Here my temperatures with a small fan on the underside and some screws to raise it. As tkaiser said. It works better when the fan blows over a larger area. This works good enough.
    It's a great heatsink. But the downside is that it heats up the whole board. So I don't think it's healty to constantly run it at 85°C. I've done it for 1h for a test. The board smelled badly. I want do it again. With low loads it doesn't heat up quickly.

    Temperature
    ---------------
    Armbian Bionic/Stretch 64-bit 2Ghz + 1.5Ghz
                            With fan idle        36°C
                            With fan maxed   65°C
                            No fan idle           40°C
                            No fan maxed     Throttles at 85°C after 14m30s
                            
    Lubuntu armhf/arm64 1.8Ghz + 1.4GHz
                            With fan idle       29°C
                            With fan maxed   54°C
                            No fan idle          42°C
                            No fan maxed     69°C (after 30 minutes maxed)



  19. Like
    esbeeb reacted to mindee in NanoPi M4 performance and consumption review   
    Thanks for your suggestion, we made a SATA HAT prototype for NanoPi M4, it can connect  with 4x 3.5inch hard drive and work well.
     
     
  20. Like
    esbeeb reacted to Igor in when linux 4.19 is released LTS, which ARM-related features are you most excited about?   
    Armbian is mostly ahead of the upstream kernel releases in board specific functions. Up to about one year. Regarding the biggest group (Allwinner), the only change will be that we will remove a few patches  and when 4.19.y is sorted out it will become our NEXT for A10/A20/H3/H5/H6/A64 and Armada 3700, Rockchip, Meson, ... almost all supported board as a first or second kernel.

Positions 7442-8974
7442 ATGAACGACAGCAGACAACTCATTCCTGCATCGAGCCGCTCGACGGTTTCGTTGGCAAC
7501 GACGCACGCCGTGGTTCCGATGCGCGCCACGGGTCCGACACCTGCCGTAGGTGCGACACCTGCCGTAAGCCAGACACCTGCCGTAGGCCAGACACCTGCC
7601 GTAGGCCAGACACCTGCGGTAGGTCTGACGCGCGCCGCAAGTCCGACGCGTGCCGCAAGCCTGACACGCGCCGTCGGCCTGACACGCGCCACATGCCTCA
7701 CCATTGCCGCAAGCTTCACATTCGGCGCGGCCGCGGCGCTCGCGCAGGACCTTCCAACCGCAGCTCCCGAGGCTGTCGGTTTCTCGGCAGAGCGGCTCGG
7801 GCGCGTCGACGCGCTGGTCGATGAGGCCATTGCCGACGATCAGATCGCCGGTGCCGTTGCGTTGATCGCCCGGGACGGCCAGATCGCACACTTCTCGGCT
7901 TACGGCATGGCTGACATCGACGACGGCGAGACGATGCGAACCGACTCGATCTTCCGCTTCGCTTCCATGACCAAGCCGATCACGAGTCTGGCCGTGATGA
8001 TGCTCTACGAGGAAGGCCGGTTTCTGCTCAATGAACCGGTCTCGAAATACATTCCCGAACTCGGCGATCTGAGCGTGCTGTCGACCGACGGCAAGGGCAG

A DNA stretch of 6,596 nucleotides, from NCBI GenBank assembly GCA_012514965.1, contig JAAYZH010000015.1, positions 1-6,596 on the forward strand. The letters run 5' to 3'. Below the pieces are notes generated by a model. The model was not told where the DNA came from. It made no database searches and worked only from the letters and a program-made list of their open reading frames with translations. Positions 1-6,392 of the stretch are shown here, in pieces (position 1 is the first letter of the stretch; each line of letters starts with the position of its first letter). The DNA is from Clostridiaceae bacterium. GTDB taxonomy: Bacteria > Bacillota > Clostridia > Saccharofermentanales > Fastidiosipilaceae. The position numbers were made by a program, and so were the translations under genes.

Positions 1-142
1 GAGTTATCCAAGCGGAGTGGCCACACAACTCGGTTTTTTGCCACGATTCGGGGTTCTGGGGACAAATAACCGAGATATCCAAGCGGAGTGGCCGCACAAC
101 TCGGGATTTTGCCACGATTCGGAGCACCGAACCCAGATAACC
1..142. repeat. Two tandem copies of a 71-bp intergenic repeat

21. Like
    esbeeb reacted to tkaiser in NanoPi Neo 2: GbE works in 4.14.y Armbian?   
    Count the patches and search for NEO2 there: https://github.com/armbian/build/tree/master/patch/kernel/sunxi-next
  22. Like
    esbeeb reacted to TonyMac32 in Have "Supported" boards been "Torture-Tested" for storage/disk-IO?   
    https://www.newegg.com/Product/Product.aspx?Item=N82E16812200061
     
  23. Like
    esbeeb reacted to devman in Have "Supported" boards been "Torture-Tested" for storage/disk-IO?   
    Umm.. the Helios4 kits (full or just the board) come with all the necessary cables.  SATA power, SATA data and AC adapter.   The only thing you need to source yourself is the drives.
  24. Like
    esbeeb reacted to hjc in Have "Supported" boards been "Torture-Tested" for storage/disk-IO?   
    Actually the 4.4 kernel is quite stable, however Armbian development on this board is still in early stages, so it's marked as WIP. It means many optimizations may have not been applied yet (e.g. interrupts), and many configurations may be changed later (e.g. board family change requires a manual upgrade). If you are an experienced Linux user, this may not be a problem.
     
    There are a few other boards with fast native SATA or capable of PCIe SATA supported by Armbian, e.g. Helios4, EspressoBin, Clearfog Pro.
  25. Like
    esbeeb reacted to jbw in Looking for an enclosure for espressobin   
    I'm definitely interested!  I'll be watching this thread in hopes this becomes real.